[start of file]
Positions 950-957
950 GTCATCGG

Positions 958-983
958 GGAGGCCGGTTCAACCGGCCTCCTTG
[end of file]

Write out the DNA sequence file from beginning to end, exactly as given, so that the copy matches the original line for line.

Positions 950-957
950 GTCATCGG

Positions 958-983
958 GGAGGCCGGTTCAACCGGCCTCCTTG